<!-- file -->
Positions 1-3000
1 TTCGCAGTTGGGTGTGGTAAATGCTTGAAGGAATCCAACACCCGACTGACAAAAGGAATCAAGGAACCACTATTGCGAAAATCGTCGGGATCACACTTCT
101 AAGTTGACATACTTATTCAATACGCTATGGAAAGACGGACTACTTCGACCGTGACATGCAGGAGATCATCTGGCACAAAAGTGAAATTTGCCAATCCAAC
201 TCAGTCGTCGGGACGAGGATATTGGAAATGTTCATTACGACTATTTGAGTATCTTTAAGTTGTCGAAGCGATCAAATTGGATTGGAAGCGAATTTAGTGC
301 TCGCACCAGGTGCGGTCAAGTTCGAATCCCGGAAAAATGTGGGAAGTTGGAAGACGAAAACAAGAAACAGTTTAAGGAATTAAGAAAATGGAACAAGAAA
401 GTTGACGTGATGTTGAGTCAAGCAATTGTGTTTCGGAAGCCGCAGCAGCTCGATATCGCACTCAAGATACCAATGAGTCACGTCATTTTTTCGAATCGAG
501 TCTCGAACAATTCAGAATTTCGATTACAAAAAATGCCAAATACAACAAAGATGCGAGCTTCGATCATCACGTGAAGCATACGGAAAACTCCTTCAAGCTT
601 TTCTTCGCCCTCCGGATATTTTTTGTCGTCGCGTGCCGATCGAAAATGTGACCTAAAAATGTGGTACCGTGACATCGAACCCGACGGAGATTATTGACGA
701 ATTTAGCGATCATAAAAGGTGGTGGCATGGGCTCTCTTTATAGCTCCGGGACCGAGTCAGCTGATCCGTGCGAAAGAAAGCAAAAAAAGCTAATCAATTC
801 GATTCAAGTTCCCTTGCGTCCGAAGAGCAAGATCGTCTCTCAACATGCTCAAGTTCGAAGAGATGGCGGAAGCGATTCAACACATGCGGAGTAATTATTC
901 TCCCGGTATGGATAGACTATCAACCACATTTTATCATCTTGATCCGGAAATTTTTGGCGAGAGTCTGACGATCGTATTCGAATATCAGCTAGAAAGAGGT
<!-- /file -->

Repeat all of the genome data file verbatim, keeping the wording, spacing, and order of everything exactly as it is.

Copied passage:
Positions 1-3000
1 TTCGCAGTTGGGTGTGGTAAATGCTTGAAGGAATCCAACACCCGACTGACAAAAGGAATCAAGGAACCACTATTGCGAAAATCGTCGGGATCACACTTCT
101 AAGTTGACATACTTATTCAATACGCTATGGAAAGACGGACTACTTCGACCGTGACATGCAGGAGATCATCTGGCACAAAAGTGAAATTTGCCAATCCAAC
201 TCAGTCGTCGGGACGAGGATATTGGAAATGTTCATTACGACTATTTGAGTATCTTTAAGTTGTCGAAGCGATCAAATTGGATTGGAAGCGAATTTAGTGC
301 TCGCACCAGGTGCGGTCAAGTTCGAATCCCGGAAAAATGTGGGAAGTTGGAAGACGAAAACAAGAAACAGTTTAAGGAATTAAGAAAATGGAACAAGAAA
401 GTTGACGTGATGTTGAGTCAAGCAATTGTGTTTCGGAAGCCGCAGCAGCTCGATATCGCACTCAAGATACCAATGAGTCACGTCATTTTTTCGAATCGAG
501 TCTCGAACAATTCAGAATTTCGATTACAAAAAATGCCAAATACAACAAAGATGCGAGCTTCGATCATCACGTGAAGCATACGGAAAACTCCTTCAAGCTT
601 TTCTTCGCCCTCCGGATATTTTTTGTCGTCGCGTGCCGATCGAAAATGTGACCTAAAAATGTGGTACCGTGACATCGAACCCGACGGAGATTATTGACGA
701 ATTTAGCGATCATAAAAGGTGGTGGCATGGGCTCTCTTTATAGCTCCGGGACCGAGTCAGCTGATCCGTGCGAAAGAAAGCAAAAAAAGCTAATCAATTC
801 GATTCAAGTTCCCTTGCGTCCGAAGAGCAAGATCGTCTCTCAACATGCTCAAGTTCGAAGAGATGGCGGAAGCGATTCAACACATGCGGAGTAATTATTC
901 TCCCGGTATGGATAGACTATCAACCACATTTTATCATCTTGATCCGGAAATTTTTGGCGAGAGTCTGACGATCGTATTCGAATATCAGCTAGAAAGAGGT